Lawyers in Guinea are on strike after an attorney was allegedly beaten by security forces. Lawyers and human rights activists say police and military forces in Guinea have a long-standing tradition of impunity and continue to abuse their positions.
Joachim Gbilimou was driving home from work Sunday afternoon when he says he was stopped by security forces in Conakry. When Gbilimou asked authorities why they were stopping him, he says they started beating him with guns, resulting in bruises and cuts.
After complaining to a top military commander, the attorney general and the country's prime minister, lawyers said they did not receive an adequate explanation for the attack. So they went on strike. Ninety percent of the country's lawyers work in Conakry, so the strike has brought the country's justice system to a halt.
Mohamed Traoré, secretary-general of the Guinean Lawyers Council, says that everyday Guineans see citizens victimized by elements of the security forces, but those forces should never have immunity to physically attack citizens.
The lawyers want the ruling military council to declare this behavior unacceptable. There was no immediate public statement from authorities.
This is not the first time that abuses of power by the police and military forces have prompted Guinean lawyers to strike. In November of 2007, they refused to work in protest of the arrest and rough treatment of attorney Mohamed Lamine Doumbia.
Human rights officials say continuing abuse by security forces undermine pledges made by the country's new military ruler Captain Moussa Camara to restore democratic order.
Corinne Dufka is the West Africa Regional Director for Human Rights Watch. Though Captain Camara has promised change, she says it's business as usual for security forces, known as the red berets.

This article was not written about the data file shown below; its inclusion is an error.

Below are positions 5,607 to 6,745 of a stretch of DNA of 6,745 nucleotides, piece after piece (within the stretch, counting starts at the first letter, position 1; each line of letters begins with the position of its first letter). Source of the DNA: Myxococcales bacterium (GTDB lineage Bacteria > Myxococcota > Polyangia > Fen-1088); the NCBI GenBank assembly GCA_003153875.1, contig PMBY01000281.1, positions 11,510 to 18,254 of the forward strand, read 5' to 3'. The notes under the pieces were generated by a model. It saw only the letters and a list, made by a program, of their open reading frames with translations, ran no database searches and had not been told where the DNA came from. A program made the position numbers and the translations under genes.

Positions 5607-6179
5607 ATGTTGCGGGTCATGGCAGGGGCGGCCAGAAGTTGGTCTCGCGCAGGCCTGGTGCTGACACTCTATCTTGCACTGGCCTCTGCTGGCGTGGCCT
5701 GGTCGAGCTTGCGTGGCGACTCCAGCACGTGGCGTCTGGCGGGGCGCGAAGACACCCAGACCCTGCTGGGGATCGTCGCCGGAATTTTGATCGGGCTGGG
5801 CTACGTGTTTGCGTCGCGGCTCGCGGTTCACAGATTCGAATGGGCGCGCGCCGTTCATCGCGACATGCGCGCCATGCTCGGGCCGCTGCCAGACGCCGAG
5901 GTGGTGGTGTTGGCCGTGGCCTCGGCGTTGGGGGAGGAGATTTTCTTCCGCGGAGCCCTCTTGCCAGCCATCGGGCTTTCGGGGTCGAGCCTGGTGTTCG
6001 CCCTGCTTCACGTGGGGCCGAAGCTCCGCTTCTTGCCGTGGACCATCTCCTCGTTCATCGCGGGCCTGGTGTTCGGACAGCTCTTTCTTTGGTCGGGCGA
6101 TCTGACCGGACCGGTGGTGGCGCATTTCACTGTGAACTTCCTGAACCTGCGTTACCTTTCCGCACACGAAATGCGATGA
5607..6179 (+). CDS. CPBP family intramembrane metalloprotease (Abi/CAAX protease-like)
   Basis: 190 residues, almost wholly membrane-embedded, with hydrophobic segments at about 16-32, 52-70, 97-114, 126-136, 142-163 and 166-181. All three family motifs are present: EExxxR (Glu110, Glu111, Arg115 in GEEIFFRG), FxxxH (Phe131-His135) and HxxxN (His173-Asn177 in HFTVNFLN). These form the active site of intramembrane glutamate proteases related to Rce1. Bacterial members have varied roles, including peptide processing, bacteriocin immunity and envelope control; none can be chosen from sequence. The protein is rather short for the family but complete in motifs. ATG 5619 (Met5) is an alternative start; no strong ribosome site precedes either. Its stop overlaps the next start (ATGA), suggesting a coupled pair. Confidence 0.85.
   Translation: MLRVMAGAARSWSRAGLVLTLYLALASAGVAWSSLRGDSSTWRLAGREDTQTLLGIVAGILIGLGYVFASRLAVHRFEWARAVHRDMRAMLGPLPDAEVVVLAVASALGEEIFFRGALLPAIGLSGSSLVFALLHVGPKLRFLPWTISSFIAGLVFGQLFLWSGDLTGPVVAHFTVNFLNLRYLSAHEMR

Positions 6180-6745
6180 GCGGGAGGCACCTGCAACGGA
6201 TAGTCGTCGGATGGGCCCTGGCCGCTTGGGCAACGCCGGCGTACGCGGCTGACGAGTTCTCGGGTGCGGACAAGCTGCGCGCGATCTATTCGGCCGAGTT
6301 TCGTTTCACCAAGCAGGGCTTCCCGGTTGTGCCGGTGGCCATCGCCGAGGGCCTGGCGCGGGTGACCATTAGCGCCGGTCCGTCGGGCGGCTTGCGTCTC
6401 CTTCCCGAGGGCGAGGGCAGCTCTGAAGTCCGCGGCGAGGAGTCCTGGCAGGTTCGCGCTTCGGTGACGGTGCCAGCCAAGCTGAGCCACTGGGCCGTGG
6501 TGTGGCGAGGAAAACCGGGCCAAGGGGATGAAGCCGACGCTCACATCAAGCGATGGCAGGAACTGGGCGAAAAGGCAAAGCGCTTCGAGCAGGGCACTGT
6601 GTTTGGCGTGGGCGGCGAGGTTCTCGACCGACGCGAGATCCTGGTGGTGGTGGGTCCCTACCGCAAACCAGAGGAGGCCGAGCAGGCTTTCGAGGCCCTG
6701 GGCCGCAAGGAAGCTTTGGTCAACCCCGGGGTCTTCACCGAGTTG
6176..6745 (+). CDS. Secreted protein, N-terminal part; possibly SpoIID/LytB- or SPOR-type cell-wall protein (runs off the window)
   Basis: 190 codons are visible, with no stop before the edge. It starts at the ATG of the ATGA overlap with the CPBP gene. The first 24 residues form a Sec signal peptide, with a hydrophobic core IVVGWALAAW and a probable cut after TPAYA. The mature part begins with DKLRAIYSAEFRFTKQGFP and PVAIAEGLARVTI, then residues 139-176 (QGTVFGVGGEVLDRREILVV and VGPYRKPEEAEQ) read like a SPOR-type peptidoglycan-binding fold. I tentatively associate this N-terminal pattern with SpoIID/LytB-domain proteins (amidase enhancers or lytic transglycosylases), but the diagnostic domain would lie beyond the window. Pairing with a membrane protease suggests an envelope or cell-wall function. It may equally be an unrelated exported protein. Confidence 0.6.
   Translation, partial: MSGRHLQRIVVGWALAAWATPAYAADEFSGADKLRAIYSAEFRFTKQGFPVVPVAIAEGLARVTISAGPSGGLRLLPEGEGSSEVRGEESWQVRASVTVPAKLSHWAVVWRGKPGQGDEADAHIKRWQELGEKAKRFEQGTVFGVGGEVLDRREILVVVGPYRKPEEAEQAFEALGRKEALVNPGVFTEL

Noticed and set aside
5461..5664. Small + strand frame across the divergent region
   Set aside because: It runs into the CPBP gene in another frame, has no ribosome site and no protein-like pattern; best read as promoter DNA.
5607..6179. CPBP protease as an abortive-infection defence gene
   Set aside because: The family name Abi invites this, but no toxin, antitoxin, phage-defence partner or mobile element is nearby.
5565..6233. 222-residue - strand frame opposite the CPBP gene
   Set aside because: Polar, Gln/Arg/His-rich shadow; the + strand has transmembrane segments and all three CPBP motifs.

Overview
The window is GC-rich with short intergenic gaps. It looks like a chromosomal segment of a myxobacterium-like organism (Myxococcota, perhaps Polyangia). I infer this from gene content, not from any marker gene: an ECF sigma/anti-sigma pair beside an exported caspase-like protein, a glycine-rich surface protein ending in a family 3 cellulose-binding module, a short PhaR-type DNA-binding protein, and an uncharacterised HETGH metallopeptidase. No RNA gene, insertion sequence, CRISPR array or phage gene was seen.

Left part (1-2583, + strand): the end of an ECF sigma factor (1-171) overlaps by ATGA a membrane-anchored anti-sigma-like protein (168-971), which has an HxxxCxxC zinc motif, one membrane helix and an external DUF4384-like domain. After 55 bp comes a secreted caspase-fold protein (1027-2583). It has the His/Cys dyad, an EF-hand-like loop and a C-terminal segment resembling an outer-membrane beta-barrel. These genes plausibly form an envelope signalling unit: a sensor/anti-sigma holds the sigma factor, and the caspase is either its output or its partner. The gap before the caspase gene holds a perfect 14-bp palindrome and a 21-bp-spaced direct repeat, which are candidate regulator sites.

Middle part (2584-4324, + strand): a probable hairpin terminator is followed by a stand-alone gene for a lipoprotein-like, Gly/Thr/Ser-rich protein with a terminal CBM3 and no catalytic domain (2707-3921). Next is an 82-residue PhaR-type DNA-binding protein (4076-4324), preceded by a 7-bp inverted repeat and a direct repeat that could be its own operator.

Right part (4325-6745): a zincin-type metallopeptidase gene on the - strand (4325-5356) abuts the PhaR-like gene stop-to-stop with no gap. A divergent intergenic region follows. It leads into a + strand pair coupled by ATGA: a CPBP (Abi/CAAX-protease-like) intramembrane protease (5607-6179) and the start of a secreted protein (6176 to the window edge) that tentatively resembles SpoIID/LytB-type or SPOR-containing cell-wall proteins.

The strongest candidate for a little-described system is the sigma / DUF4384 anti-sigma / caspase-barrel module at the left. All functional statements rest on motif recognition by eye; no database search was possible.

"If this new government is serious about improving the lives of ordinary Guineans then they need to begin to address without delay the problem of impunity in the military, and they could start by bringing under control these members of red berets and others who are perpetrating these kinds of attacks against ordinary Guineans, including the attack against this lawyer this weekend. Clearing they are not getting that message," said Dufka.
Captain Camara took power in December within hours of the death of long-time president Lansana Conte. The African Union and the Economic Community of West African states suspended Guinea over the coup. Captain Camara has appointed a civilian prime minister and says his ruling military council will organize presidential and legislative elections later this year.
Excessive use of force is not the only problem associated with the red berets. Dufka was recently in Conakry and documented several cases of extortion and outright theft by members of the red beret security forces.
"The seemingly good intentions of this new government are being put to the test by the behavior of the red berets and other members of the security forces," he said.
The lawyers say they will suspend their two-day strike Thursday to see whether their demands have been met. If they have not been, the strike is expected to resume on Friday.